A replacement for the liberal justice could reshape the court for a generation, marking Trump’s most lasting legacy
The supreme court justice Ruth Bader Ginsburg passed away on Friday evening. As messages of grief and gratitude for her life and career swept the country, here’s a look at what the liberal icon’s death means for the supreme court and what happens next.
Ginsburg’s death has set up nothing short of a historic war for the future of the court – and American life under the law. Donald Trump and Republicans in the Senate are determined to replace Ginsburg with a conservative justice. Their doing so could decisively tilt the ideological balance of the court for a generation and would probably constitute the most lasting legacy of the Trump presidency.
Reproductive rights, voting rights, protections from discrimination, the future of criminal justice, the power of the presidency, the rights of immigrants, tax rules and laws, and healthcare for millions of vulnerable Americans, to name a few issues. Every big issue in American life is on the line.
Replacing Ginsburg with a young conservative justice would fundamentally shift the ideological balance of the court, creating a seemingly bulletproof conservative majority of five justices (excluding chief justice John Roberts, who would make six conservatives but who is seen by the far right as less reliable). This new majority could usher in a new legal landscape that could last at least 30 years.
Yes, Trump appointed justice Neil Gorsuch in 2017 and Brett Kavanaugh in 2018. But they replaced justices who were nominated by earlier Republican presidents. They have pulled the court right, but not as far right as replacing Ginsburg with a conservative would. Ginsburg was nominated by Bill Clinton in 1993.
Yes. An ideological tilt of this kind on the supreme court has not happened for 50 years. Since 1969, Republican presidents have appointed 14 out of 18 justices elevated to the court – but certain Republican appointments, such as Sandra Day O’Connor, Anthony Kennedy and David Souter turned out to occupy moderate ground or even drift liberal on some issues. In the recent hyper-partisan age, that middle ground on the court has mostly disappeared.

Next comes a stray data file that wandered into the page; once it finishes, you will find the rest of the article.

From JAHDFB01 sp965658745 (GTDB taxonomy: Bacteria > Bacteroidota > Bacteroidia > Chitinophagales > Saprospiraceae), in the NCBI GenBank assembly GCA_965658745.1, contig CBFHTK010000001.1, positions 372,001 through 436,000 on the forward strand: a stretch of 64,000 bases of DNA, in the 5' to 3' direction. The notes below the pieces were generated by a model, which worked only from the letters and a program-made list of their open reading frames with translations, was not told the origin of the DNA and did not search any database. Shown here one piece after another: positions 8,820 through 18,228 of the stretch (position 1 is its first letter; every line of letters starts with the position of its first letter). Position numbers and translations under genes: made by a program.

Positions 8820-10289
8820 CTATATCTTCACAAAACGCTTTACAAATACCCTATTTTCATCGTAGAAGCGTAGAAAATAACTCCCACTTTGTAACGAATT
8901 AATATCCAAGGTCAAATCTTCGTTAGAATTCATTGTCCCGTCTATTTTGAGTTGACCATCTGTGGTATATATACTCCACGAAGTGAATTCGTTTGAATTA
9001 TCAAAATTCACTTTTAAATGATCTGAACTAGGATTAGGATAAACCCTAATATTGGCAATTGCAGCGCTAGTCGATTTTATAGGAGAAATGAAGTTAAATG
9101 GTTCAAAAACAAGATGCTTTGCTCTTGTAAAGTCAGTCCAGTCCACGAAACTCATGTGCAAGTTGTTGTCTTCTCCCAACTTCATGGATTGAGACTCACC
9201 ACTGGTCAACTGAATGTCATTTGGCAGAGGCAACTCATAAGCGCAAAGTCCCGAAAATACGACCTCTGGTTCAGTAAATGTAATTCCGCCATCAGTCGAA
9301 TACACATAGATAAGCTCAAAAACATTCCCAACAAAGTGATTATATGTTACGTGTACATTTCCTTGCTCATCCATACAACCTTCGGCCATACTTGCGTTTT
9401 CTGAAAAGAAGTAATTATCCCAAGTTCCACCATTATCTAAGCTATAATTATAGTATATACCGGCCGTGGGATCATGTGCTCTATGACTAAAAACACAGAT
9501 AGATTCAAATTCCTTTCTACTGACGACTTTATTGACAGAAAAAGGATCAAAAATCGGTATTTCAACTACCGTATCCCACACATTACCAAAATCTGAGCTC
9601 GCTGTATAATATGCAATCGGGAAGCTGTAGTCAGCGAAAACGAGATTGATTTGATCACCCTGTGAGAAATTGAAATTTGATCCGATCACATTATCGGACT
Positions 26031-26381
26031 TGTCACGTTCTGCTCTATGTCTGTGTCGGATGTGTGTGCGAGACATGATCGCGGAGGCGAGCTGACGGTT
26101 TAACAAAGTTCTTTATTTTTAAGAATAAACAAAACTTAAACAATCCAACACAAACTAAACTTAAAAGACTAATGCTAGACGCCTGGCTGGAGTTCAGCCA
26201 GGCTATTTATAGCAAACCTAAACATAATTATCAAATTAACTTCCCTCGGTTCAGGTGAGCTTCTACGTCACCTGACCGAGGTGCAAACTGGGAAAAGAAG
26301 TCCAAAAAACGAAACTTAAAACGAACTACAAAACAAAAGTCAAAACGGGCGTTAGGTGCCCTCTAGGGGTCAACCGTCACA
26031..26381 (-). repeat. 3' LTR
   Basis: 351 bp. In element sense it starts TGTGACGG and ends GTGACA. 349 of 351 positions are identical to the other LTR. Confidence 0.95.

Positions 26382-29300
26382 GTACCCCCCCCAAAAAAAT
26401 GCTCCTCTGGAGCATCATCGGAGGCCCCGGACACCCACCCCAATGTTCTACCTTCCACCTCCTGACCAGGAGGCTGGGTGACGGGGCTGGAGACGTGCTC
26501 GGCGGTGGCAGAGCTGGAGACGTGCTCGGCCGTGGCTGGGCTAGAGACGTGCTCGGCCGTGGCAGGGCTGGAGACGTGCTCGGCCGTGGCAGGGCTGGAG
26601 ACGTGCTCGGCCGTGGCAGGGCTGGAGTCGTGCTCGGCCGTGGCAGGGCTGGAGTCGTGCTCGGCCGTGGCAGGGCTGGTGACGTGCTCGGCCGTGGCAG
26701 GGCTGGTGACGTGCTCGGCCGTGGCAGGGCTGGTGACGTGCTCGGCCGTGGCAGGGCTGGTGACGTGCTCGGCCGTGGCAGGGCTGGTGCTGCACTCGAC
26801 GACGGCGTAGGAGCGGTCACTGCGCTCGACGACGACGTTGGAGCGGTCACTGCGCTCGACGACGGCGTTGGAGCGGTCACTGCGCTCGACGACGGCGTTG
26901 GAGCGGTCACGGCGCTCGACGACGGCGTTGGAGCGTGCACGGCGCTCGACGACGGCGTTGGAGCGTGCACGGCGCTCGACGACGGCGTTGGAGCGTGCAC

It’s not a sure thing. Any new appointment by Trump must be confirmed by straight majority vote in the Senate. Senate leader Mitch McConnell has said he would confirm a new justice before the election. But McConnell is working with a narrow 53-47 majority, and if Trump nominates a conservative with extreme views, confirmation might be more difficult.
But yes, there is definitely the time and the will for Trump to pull this off. And the willingness of Republicans to violate every norm in the process should not be underestimated. The Republican senator Joni Ernst of Iowa said in July that a Trump pick could even be confirmed during a lame duck session of Congress, meaning after the 3 November election but before a new Senate is installed.
He’s released a list of potential picks, among them Amy Coney Barrett, 48, whom Trump appointed to the US court of appeals for the seventh circuit in 2017. Barrett worries progressives as a committed Roman Catholic with conservative views on social issues. At Barrett’s circuit court confirmation hearings, the Democratic senator Dianne Feinstein expressed concern that the judge would be guided by church law instead of the constitution.
“The dogma lives loudly within you and that’s a concern,” Feinstein said, “when you come to big issues that large numbers of people have fought for for years in this country.”
Astonishingly, earlier this month the president augmented the list with the names of three sitting Republican senators among 20 additional names, including Ted Cruz and Tom Cotton, who then tweeted “It’s time for Roe v Wade to go”, referring to the landmark 1973 court ruling that led to the legalization of abortion in the US.
Trump sees appointing conservative judges as a political winner with his base, and a third supreme court justice in his first term could help him win re-election.
But the hypocrisy in a move by McConnell to confirm a Trump pick with so little time before the election – after McConnell blocked the Barack Obama nominee Merrick Garland in March 2016 on the grounds that “only” eight months remained before that year’s election – could be politically costly.
Because McConnell might be more worried about helping Republican senators win in close races, allowing McConnell to keep his leadership post, than helping Trump win a long-shot race, the political will to push a Trump nominee through might falter.
Just hours before Ginsburg died, moderate Republican Senator Lisa Murkowski of Alaska had remarked hypothetically, it was reported on Friday evening, that she would not confirm a new justice until after the presidential inauguration in January, 2021.
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